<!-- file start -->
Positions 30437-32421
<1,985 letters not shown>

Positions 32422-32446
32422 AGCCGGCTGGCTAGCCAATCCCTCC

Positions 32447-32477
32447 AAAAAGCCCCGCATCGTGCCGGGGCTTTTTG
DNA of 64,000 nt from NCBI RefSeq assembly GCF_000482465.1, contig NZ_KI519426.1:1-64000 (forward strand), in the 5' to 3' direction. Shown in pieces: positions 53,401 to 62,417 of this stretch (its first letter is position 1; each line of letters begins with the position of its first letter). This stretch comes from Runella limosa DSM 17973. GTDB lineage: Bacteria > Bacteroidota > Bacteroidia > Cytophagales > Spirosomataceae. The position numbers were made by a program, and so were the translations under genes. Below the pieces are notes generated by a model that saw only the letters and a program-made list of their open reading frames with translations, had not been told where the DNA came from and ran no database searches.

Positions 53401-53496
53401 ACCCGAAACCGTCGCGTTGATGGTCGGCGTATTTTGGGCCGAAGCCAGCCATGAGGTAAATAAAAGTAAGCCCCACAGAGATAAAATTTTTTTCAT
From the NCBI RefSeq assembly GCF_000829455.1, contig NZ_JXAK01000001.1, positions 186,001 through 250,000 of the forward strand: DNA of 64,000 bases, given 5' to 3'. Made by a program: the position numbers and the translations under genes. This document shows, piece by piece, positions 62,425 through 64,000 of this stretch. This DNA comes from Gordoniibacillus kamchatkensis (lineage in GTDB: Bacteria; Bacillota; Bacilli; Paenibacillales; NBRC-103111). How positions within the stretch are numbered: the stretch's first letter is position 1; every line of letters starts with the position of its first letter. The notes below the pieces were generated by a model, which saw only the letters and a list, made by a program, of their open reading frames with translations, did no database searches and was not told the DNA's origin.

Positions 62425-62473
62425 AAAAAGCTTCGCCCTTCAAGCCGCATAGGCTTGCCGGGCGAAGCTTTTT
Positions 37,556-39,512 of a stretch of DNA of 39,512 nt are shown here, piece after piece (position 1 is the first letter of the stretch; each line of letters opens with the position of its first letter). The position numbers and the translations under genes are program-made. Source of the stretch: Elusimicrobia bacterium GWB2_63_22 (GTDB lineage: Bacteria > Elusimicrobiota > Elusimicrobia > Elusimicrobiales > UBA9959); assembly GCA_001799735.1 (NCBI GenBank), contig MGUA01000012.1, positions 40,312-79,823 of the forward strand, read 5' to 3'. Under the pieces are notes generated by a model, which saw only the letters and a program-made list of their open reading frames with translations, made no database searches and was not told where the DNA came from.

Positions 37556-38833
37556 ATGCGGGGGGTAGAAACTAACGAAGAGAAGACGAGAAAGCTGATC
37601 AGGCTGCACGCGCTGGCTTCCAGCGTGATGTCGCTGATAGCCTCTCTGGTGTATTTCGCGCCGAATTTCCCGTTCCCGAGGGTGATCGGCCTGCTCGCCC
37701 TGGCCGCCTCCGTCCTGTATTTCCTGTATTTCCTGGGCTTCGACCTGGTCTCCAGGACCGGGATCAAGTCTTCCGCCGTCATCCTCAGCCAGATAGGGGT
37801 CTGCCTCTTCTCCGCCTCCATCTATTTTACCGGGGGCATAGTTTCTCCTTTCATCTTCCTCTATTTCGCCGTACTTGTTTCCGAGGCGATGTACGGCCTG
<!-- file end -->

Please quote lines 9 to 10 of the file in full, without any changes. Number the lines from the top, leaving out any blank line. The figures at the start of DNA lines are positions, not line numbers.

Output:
53401 ACCCGAAACCGTCGCGTTGATGGTCGGCGTATTTTGGGCCGAAGCCAGCCATGAGGTAAATAAAAGTAAGCCCCACAGAGATAAAATTTTTTTCAT
From the NCBI RefSeq assembly GCF_000829455.1, contig NZ_JXAK01000001.1, positions 186,001 through 250,000 of the forward strand: DNA of 64,000 bases, given 5' to 3'. Made by a program: the position numbers and the translations under genes. This document shows, piece by piece, positions 62,425 through 64,000 of this stretch. This DNA comes from Gordoniibacillus kamchatkensis (lineage in GTDB: Bacteria; Bacillota; Bacilli; Paenibacillales; NBRC-103111). How positions within the stretch are numbered: the stretch's first letter is position 1; every line of letters starts with the position of its first letter. The notes below the pieces were generated by a model, which saw only the letters and a list, made by a program, of their open reading frames with translations, did no database searches and was not told the DNA's origin.